Experimental eye research

Involvement of leukotriene B4 in itching in a mouse model of ocular allergy.

PMID 22504036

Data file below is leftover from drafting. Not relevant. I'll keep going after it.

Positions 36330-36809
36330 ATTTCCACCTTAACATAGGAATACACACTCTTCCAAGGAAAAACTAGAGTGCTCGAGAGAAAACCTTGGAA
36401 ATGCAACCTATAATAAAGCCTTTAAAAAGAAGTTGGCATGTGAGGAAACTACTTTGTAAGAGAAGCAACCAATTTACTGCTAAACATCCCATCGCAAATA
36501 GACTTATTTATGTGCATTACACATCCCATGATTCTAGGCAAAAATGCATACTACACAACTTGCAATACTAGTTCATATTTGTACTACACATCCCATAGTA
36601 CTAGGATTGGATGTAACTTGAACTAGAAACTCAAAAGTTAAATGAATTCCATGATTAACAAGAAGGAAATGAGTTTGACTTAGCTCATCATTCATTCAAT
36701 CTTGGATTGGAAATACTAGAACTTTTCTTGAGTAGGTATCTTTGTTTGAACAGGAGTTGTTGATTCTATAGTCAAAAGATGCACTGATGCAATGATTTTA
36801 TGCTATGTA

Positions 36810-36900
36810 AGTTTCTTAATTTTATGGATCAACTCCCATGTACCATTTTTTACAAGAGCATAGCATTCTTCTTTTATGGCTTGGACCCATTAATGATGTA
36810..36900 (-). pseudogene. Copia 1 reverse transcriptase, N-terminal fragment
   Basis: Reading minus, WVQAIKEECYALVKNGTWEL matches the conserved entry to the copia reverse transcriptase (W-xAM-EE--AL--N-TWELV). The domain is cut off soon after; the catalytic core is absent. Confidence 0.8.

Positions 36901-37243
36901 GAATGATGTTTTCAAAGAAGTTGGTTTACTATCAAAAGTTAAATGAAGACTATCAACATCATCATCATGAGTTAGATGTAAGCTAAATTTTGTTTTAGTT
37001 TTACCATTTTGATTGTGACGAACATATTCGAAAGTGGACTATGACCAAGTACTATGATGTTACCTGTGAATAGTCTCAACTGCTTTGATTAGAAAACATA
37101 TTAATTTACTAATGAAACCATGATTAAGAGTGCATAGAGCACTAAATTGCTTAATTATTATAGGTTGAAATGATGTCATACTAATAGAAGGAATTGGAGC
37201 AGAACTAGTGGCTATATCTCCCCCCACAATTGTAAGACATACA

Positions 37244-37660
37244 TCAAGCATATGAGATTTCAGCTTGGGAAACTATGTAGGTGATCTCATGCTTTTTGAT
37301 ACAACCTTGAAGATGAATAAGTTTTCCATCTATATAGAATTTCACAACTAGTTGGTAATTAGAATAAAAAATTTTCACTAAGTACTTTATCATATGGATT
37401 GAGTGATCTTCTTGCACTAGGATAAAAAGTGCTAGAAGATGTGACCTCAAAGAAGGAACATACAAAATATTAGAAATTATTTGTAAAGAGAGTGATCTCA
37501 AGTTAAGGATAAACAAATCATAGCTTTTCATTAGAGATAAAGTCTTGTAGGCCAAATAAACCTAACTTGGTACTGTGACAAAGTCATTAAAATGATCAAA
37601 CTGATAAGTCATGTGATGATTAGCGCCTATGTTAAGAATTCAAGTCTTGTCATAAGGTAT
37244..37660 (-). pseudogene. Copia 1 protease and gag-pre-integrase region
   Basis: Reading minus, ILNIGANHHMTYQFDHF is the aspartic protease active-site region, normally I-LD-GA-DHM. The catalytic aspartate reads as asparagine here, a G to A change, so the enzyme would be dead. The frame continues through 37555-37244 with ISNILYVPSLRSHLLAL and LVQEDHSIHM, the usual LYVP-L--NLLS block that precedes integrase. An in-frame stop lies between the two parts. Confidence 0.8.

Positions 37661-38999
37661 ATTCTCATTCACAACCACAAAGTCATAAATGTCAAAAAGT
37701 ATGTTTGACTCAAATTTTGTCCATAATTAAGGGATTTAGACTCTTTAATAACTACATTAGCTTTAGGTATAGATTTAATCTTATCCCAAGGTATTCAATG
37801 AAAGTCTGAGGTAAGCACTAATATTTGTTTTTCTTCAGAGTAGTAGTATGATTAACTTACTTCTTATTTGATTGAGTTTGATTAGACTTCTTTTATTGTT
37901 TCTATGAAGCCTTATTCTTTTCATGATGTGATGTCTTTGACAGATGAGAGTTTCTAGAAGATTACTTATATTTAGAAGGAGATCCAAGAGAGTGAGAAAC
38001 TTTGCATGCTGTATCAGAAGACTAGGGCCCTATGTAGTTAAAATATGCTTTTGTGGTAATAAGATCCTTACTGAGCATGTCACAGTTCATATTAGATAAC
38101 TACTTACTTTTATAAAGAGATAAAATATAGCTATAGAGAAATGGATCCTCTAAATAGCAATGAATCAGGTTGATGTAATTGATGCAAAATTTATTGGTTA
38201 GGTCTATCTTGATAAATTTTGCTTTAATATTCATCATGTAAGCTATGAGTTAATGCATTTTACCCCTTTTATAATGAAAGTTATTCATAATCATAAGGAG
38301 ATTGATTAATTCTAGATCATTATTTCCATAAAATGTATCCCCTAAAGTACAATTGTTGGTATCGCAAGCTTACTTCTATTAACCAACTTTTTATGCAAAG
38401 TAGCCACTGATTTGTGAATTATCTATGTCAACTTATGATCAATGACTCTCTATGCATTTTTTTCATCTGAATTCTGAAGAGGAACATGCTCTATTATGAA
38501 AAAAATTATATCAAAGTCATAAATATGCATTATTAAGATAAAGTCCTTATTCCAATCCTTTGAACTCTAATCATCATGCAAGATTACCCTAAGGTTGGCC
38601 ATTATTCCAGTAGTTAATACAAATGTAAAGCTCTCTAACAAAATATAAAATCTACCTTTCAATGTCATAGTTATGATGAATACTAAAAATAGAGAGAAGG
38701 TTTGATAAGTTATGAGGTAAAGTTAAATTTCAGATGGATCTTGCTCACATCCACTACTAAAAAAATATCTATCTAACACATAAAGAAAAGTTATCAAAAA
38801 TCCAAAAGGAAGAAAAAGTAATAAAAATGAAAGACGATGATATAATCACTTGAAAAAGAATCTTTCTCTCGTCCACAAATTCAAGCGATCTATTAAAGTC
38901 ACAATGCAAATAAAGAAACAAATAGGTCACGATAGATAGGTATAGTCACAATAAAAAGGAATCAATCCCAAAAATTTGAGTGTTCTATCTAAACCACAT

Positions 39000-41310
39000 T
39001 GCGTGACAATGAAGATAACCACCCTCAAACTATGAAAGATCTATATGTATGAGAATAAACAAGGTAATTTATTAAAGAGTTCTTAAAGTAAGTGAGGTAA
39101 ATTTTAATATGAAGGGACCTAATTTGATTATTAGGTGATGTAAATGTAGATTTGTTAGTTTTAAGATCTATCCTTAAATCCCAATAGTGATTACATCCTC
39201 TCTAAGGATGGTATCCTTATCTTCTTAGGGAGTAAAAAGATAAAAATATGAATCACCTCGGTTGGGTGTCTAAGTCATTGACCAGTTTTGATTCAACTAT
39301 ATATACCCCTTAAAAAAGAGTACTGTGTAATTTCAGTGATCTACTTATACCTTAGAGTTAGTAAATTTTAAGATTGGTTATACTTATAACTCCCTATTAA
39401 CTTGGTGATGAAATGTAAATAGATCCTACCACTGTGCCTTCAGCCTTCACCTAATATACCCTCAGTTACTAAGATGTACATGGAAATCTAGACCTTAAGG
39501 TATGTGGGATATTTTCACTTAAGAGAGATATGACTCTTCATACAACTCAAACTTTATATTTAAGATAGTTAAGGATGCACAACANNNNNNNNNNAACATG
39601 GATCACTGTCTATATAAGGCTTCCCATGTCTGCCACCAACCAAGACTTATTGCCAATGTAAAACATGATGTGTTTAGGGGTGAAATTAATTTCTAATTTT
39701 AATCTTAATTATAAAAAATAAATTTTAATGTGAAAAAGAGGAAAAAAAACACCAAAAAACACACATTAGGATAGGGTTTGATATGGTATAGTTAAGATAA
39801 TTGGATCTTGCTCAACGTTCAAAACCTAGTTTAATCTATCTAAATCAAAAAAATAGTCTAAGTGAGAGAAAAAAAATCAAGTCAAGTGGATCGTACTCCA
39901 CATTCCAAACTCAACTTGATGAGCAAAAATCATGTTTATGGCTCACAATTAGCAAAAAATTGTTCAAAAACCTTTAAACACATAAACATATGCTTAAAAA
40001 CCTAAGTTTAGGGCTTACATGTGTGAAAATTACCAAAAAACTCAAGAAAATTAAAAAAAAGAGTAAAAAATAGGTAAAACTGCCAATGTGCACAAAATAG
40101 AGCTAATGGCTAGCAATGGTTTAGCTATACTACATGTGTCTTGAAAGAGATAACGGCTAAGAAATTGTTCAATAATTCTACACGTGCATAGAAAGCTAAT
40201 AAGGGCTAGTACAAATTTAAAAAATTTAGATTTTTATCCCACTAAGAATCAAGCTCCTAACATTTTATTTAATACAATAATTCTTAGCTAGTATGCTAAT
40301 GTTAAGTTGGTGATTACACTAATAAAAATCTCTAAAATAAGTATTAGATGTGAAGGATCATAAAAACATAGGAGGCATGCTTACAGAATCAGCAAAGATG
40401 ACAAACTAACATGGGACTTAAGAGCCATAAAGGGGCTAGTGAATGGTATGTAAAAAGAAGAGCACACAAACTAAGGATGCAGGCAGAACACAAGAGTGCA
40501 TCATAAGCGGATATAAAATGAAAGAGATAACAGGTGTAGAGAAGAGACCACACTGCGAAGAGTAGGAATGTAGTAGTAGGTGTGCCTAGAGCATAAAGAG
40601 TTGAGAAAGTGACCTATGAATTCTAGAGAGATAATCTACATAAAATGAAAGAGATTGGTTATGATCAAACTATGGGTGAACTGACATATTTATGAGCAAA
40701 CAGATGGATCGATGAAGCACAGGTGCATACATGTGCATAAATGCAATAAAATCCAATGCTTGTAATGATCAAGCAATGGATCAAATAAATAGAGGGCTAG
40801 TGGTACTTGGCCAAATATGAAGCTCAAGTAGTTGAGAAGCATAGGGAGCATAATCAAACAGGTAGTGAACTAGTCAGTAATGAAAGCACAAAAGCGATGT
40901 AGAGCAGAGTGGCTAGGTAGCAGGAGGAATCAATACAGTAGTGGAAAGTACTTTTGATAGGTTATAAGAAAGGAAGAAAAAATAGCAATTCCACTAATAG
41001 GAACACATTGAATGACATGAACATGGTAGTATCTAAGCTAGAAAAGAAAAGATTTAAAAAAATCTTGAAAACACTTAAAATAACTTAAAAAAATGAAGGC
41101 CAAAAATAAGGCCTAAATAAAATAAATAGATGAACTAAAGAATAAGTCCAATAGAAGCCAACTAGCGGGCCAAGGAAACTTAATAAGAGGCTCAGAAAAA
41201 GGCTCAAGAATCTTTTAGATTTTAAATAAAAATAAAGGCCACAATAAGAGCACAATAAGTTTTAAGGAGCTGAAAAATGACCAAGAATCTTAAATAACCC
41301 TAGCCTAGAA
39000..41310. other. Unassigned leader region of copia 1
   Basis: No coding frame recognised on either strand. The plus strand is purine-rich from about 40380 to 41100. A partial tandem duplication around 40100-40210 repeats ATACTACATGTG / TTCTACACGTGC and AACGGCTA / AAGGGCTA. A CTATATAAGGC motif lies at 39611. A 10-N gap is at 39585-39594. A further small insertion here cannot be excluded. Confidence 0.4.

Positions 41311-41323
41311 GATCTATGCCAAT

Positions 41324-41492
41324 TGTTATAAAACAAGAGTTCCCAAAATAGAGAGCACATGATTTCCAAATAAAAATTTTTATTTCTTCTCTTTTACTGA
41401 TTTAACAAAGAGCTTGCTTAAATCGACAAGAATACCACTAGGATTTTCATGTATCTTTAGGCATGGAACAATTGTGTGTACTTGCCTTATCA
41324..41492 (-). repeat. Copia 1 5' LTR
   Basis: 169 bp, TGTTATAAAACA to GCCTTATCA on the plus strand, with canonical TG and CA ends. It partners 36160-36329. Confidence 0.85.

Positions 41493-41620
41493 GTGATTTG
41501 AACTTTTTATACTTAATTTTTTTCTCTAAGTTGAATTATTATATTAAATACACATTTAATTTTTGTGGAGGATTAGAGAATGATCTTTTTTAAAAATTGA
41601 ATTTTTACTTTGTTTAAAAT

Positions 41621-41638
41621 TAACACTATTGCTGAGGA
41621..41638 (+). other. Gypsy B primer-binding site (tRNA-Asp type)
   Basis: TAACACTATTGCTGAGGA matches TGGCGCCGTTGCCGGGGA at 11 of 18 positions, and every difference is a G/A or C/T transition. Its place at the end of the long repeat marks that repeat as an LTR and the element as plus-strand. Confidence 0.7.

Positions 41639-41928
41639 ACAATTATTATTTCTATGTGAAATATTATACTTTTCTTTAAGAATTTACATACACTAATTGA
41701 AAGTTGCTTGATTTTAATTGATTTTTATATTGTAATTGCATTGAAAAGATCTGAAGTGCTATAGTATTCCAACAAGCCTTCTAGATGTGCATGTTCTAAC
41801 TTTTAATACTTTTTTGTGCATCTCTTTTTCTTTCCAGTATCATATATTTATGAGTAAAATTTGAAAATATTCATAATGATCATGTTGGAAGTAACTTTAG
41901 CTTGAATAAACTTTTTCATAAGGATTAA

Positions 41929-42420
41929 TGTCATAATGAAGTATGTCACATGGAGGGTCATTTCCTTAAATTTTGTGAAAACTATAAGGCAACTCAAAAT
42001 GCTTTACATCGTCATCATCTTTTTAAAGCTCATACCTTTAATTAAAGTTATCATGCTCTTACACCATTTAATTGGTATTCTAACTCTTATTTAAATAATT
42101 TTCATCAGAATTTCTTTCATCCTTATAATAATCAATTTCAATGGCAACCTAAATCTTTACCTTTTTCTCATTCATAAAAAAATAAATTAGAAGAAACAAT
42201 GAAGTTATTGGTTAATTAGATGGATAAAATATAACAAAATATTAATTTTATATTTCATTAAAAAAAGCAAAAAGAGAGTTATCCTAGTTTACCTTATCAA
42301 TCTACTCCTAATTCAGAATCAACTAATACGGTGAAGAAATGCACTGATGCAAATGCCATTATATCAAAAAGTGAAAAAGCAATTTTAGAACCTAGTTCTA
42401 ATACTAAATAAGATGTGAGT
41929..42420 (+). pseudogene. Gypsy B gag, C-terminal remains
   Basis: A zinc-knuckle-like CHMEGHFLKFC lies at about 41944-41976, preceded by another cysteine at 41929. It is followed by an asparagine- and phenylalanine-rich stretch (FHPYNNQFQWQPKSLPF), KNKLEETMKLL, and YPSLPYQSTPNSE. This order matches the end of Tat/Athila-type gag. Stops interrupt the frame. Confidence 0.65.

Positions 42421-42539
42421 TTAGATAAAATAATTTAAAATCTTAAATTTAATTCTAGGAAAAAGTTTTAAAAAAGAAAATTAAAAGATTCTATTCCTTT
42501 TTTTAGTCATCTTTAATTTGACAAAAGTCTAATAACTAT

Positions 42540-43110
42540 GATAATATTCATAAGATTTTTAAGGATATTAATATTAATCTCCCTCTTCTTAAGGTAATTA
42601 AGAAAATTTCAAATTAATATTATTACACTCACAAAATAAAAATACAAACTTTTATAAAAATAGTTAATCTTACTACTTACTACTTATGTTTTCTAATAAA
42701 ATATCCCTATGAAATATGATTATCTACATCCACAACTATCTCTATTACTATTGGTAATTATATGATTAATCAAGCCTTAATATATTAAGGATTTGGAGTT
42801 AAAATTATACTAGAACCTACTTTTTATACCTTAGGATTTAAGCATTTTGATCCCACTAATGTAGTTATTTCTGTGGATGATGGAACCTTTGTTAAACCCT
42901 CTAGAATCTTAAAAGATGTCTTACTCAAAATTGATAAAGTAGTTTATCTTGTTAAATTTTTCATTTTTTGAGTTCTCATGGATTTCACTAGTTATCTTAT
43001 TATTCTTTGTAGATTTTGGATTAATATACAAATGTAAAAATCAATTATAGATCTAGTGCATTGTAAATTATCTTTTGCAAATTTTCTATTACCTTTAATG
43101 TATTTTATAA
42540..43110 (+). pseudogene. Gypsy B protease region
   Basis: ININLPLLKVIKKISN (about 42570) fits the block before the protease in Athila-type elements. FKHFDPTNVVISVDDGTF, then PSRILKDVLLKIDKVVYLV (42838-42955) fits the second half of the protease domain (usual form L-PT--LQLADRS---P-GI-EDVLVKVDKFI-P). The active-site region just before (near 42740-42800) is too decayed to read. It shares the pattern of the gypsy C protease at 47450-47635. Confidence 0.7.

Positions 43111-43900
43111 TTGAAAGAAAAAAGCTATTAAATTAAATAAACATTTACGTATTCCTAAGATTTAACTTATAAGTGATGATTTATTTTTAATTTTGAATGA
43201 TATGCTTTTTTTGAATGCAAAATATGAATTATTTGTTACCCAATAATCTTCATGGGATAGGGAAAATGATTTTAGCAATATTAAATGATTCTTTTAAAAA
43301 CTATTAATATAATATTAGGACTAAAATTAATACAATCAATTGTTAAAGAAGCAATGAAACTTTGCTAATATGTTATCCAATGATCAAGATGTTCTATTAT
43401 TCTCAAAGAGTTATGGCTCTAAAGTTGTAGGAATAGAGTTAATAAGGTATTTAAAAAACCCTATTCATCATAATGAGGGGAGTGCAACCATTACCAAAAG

Itching of ocular allergy is alleviated but not completely relieved by H(1) histamine receptor antagonists, suggesting that histamine is not the sole itch mediator in ocular allergy. We investigated whether leukotriene B(4) (LTB(4)), a mediator of cutaneous itch, is involved in the itch of ocular allergy in mice. Mice were immunized by the repeated subcutaneous injections of ragweed pollen and alum into the caudal back, and given a subconjunctival injection of ragweed pollen extract into the palpebra for allergic challenge. Challenge with ragweed pollen extract markedly elicited ocular scratching in sensitized mice. The scratching was almost abolished by mast cell deficiency. The H(1) antagonist terfenadine partially inhibited scratching at a dose that almost completely suppressed plasma extravasation. Scratching was inhibited by the glucocorticoid betamethasone and the 5-lipoxygenase inhibitor zileuton at doses that inhibited the challenge-induced production of LTB(4). A subconjunctival injection of LTB(4) at doses 1/10,000 or less than that required for histamine elicited ocular scratching in naïve mice. The LTB(4) receptor antagonist ONO-4057 inhibited the ragweed pollen challenge-induced ocular scratching at doses that suppressed LTB(4)-induced ocular scratching. In addition to histamine, LTB(4) is involved in the ocular itching of pollen allergy. H(1) receptor antagonists with an inhibitory effect on the action and/or production of LTB(4) may have more potent anti-pruritic activity than selective H(1) antagonists.